Last week, PAX was a lucky media participant on a life-changing Contiki FAM in Peru.
Taking a new approach to the educational tour (at least, compared to what we've seen in the past), the trip was designed so the group could truly soak in the destination and the product – no business discussion until the very end, so as not to disrupt the authentic experience.
When the opportunity came to share questions, Brad Ford, Contiki Canada president, and Sheralyn Berry, director of sales, took some time to alleviate any misconceptions travel professionals often have about the brand and other selling tips they could use to help grow their business.
Here are a few highlights:
1. The average age of Contiki travellers is 26-years-old.
According to Berry, many travel consultants think the average age skews from 18-22 and as such, they don't believe they have the demographic to sell the product. A large portion of Contiki travellers are in fact young professionals looking to maximize the short time they have to take holidays, which opens up additional sales opportunities. Another Contiki group that was visiting Cusco at the same time we were was made up of a doctor, lawyer, engineer and two sets of couples.
2. Fifty-five per cent of Contiki guests are solo travellers.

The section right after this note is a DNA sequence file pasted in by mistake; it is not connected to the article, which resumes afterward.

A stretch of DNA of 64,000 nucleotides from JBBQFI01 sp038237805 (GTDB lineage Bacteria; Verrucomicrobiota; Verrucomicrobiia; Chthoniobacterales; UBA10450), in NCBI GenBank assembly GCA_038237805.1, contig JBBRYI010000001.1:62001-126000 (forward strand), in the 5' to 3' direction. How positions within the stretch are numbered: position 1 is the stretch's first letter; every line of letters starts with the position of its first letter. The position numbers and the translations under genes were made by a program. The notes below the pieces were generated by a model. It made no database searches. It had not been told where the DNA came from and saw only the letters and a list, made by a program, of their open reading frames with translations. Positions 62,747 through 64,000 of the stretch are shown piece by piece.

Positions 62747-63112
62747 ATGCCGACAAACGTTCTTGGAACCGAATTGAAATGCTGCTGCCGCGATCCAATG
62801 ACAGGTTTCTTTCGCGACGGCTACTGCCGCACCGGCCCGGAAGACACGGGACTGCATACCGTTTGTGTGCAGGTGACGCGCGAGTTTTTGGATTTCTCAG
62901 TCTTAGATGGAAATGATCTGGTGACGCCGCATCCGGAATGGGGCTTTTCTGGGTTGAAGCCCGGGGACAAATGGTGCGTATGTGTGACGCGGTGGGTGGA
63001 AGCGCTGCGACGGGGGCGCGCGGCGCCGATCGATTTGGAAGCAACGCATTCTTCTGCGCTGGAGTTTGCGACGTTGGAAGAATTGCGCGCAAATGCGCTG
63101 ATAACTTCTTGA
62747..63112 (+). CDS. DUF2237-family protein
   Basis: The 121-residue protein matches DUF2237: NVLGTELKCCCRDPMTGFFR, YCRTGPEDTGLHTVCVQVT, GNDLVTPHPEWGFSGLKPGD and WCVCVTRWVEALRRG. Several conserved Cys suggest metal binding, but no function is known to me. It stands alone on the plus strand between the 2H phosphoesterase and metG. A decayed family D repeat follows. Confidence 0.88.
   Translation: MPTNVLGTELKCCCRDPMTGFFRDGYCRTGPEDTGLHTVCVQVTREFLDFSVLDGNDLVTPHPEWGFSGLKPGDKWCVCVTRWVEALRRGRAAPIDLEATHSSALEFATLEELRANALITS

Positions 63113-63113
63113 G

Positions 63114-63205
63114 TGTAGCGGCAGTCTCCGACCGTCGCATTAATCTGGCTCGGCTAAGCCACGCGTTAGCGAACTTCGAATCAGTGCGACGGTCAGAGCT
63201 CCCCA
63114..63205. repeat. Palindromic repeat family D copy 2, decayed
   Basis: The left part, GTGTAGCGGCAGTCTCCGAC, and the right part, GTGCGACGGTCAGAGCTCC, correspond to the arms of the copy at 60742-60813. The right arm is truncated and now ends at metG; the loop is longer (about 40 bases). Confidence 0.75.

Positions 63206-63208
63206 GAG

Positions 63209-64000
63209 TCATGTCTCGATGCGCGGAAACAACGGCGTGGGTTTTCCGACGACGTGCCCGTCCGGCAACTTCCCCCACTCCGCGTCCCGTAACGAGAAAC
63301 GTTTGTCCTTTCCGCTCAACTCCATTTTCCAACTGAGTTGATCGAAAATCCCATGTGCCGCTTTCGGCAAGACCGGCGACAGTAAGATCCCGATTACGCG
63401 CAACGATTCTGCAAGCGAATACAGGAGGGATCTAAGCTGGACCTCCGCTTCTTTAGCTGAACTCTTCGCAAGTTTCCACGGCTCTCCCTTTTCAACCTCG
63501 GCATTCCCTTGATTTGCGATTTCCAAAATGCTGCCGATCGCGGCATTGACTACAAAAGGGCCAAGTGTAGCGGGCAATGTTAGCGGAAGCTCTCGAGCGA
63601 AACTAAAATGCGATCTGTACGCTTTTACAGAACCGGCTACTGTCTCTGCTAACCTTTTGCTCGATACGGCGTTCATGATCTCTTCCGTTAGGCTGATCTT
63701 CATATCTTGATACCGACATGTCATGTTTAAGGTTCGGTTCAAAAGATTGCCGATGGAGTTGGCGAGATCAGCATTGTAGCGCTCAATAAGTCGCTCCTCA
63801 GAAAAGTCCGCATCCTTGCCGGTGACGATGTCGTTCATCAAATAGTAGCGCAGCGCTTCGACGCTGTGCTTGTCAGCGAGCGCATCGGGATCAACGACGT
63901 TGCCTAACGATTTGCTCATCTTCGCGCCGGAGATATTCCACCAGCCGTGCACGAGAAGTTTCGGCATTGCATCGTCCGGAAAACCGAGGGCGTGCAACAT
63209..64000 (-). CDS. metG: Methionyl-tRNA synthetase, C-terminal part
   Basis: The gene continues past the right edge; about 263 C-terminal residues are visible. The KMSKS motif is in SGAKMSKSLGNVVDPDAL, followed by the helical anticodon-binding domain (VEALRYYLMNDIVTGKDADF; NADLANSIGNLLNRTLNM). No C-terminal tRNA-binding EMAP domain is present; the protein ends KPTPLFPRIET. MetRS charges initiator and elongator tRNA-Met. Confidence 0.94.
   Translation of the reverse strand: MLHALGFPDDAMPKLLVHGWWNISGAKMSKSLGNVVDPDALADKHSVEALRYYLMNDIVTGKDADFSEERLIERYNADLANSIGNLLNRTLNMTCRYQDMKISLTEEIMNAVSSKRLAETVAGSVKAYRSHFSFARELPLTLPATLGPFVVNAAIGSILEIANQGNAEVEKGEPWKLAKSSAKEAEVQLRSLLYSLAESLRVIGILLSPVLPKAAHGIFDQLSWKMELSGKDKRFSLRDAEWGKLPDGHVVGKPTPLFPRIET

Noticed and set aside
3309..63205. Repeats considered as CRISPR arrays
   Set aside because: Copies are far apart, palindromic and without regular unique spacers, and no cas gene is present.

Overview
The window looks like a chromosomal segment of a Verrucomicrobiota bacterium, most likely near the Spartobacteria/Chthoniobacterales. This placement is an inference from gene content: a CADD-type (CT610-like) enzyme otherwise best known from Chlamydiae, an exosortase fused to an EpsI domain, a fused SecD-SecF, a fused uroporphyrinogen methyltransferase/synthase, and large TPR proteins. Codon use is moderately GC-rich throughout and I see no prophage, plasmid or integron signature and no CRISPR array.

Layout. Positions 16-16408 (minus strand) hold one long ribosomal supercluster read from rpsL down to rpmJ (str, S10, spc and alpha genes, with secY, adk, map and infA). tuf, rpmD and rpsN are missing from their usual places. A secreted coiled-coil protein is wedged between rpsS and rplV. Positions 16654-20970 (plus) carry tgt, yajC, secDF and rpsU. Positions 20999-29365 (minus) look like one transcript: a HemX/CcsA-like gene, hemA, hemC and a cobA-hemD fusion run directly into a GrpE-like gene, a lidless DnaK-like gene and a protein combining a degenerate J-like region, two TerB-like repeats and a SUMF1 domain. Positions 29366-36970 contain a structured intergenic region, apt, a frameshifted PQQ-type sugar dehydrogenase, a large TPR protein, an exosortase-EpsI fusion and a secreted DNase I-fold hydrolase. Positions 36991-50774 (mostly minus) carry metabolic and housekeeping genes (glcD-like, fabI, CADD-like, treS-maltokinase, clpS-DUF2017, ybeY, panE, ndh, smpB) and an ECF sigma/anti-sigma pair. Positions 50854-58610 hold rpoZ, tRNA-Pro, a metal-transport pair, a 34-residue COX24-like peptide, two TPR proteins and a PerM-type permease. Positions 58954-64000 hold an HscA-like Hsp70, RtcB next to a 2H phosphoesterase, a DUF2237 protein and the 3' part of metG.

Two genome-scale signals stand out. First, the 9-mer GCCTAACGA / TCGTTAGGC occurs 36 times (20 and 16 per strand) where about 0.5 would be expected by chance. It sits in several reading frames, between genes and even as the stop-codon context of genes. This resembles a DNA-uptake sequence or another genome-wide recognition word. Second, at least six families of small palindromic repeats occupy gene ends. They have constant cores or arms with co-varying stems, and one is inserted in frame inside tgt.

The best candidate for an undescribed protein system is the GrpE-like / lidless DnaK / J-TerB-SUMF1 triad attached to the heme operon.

Tours are listed with the additional investment required if a participant does not want to share a room, and it's important to know that the single supplement is not double the base rate. For a two week trip, the additional cost is about $400-$600, on average. That said, an important part of the experience is sharing a room with a travel companion who you can debrief with at the end of every day – many people participate in these trips for the social experience. In the odd case that assigned roommates do not mix well, the trip manager can be notified and will make adjustments as necessary.
3. Thousands of marriages are created from Contiki tours.
The female to male ratio globally is 60 per cent female to 40 per cent male. Our capable tour manager, Jhonathan, has conducted 26 Contiki tours so far and in that time, witnessed eight proposals plus the beginning of many lifetime romances. Not only is that a selling aspect that travel consultants can leverage, but Berry also recommends tapping into parents and family members who may have been part of these love stories in the past. She suggests that when travel agents book clients with brands such as Trafalgar, Insight or Uniworld, ask them if they have someone who fits the Contiki demographic that they might be interested in gifting a trip to. The Gifter Program offers travel consultants materials to help tap into this market potential (ask your sales manager for details). Some of Contiki's best travel agents do not sit within the Contiki demographic – many top sellers are in their 40s, 50s and 60s.
4. Contiki's repeat passenger rate is 11 per cent.
"That is a lot of business for you guys - anyone you've ever sent on a Contiki trip, go after them again," Berry said. Judging by booking patterns, those who book a Contiki tour to Europe will then be interested in venturing off to Asia, South America, the South Pacific or back to Europe.
5. Canadians, on average, are spending $2,100 on Contiki trips.
Compare this to U.S. travellers who spend $1,700 on average or $2,200 from Australians.
For more information, visit http://www.contiki.com/.